Cambridgeshire patients waiting for an organ transplant receive more hope as new law comes into force

PUBLISHED: 11:37 28 February 2020 | UPDATED: 11:37 28 February 2020

The Government have announced that all adults in England will be automatically enrolled onto the organ donor register in May. Picture: SUBMITTED

The Government have announced that all adults in England will be automatically enrolled onto the organ donor register in May. Picture: SUBMITTED

Archant

The Government has announced that all adults in England will be automatically enrolled as organ donors, with over 396,000 people in Cambridgeshire already on the list, figures revealed.

Since January, 396,665 residents across the county are on the organ donor register.

The new law will boost the chances of those waiting to receive a transplant; as of December last year, 58 people across Cambridgeshire were on the active transplant list.

In Cambridgeshire, the most common organ transplant is the kidney, with over 3,500 transplants taking place at Addenbrooke's Hospital in Cambridge, one of the largest transplant centres in the UK.

On Tuesday (February 25), it was confirmed that the Organ Donation (Deemed Consent) Act, known as Max and Keira's Law, will come into effect on May 20 to help increase the number of transplants on the NHS.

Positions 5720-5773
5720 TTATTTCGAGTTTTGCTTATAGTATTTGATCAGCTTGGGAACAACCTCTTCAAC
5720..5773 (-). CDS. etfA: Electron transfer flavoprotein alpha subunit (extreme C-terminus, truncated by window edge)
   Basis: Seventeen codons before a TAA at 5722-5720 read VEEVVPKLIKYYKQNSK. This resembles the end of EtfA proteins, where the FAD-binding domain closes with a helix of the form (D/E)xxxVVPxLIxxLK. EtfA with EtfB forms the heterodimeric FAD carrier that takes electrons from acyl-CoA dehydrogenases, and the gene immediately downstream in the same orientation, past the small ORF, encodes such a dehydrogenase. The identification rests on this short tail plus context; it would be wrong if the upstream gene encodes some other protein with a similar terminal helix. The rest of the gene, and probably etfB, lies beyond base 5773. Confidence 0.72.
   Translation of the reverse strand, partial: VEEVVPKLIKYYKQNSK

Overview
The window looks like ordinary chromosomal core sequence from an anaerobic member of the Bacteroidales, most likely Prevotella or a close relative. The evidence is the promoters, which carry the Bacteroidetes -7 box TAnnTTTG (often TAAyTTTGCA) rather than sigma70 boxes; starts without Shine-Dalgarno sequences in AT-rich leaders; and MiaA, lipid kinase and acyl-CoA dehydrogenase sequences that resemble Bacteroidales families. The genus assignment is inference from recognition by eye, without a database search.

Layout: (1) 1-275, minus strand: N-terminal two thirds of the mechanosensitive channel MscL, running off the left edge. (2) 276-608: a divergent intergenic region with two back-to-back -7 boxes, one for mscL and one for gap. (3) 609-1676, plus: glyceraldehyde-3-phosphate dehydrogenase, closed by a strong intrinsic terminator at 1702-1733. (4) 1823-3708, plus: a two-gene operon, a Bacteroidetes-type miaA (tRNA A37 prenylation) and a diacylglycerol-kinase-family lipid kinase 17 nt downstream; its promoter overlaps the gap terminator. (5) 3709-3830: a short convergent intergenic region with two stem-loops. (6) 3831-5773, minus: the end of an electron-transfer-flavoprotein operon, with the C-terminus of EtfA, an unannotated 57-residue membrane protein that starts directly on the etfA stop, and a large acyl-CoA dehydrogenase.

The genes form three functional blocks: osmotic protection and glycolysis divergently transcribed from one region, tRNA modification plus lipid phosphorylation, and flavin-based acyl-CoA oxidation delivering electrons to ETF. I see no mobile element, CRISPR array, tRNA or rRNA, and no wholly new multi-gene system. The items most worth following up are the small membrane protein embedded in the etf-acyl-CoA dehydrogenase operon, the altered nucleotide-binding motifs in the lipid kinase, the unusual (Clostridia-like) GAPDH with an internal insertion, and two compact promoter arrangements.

Max Johnson, the 12-year-old heart recipient who championed this law change, and in return saw the law named after him and his young donor, Keira Ball, said: "I am very excited that we now know when the law change in England will actually happen. I just hope that this law change can help save more lives."

From May, adults in England will be considered as having agreed to donate their own organs when they die, unless they choose to 'opt out' or are in one of the excluded groups.

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Anthony Clarkson, director of organ donation and transplantation for NHS Blood and Transplant, said: "We hope that the new law encourages more people to record their donation decision and talk about organ donation with their families.

"It is important for people to know that they can do this at any time before or after the law comes into effect.

"Organ donation always will be a precious gift and if more people are inspired to support and agree to donation, many more lives can be saved."

Over 6,000 people in the UK are currently on the transplant waiting list, nearly 5,000 of those for a kidney transplant.

The opt-out method came into force when nine-year-old Keira saved four lives, including Max, after her father allowed doctors to use her organs for transplants following a car crash in 2017.

Health Secretary Matt Hancock said: "I'm incredibly proud of the action we are taking with this new law. This is an important step forward in making organ donation easier and more available to those who need it and could help save hundreds of lives every year."

For more information, or to register your decision to opt in or opt out, visit https://www.organdonation.nhs.uk or call 0300 303 2094.


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